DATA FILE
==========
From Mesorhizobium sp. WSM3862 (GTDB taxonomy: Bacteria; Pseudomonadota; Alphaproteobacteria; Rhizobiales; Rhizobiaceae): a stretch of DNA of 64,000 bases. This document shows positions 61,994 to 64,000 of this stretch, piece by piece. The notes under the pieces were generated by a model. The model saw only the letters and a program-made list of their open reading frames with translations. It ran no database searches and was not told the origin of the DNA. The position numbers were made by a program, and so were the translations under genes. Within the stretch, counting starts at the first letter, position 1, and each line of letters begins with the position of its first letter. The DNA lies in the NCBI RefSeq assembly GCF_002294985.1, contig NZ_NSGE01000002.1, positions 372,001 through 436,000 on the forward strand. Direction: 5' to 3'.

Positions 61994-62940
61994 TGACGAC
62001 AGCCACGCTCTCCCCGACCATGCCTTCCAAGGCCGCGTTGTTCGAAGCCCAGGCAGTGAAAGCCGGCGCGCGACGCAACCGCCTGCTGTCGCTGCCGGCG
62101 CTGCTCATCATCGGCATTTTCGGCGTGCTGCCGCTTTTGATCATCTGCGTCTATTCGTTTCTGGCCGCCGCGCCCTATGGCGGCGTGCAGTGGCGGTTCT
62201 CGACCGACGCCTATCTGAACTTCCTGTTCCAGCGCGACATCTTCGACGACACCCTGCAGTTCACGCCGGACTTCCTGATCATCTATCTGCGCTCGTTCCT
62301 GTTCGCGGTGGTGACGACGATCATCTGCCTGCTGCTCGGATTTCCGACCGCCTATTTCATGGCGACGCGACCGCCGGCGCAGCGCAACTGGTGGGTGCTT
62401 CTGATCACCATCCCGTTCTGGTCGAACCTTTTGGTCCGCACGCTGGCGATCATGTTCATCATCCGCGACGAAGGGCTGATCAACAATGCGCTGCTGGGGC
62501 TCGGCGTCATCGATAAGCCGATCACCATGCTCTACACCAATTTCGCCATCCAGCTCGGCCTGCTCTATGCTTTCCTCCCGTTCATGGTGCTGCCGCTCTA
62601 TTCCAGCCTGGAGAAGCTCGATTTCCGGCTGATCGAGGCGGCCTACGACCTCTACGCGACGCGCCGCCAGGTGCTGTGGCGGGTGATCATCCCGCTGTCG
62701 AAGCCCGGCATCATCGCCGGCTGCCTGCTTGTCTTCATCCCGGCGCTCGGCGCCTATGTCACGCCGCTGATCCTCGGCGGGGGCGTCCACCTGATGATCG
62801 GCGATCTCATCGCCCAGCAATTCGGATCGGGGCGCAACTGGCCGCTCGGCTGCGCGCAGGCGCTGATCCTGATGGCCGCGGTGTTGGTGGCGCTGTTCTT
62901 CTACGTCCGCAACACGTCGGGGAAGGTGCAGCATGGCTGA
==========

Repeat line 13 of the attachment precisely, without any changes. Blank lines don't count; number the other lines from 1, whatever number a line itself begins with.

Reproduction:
62901 CTACGTCCGCAACACGTCGGGGAAGGTGCAGCATGGCTGA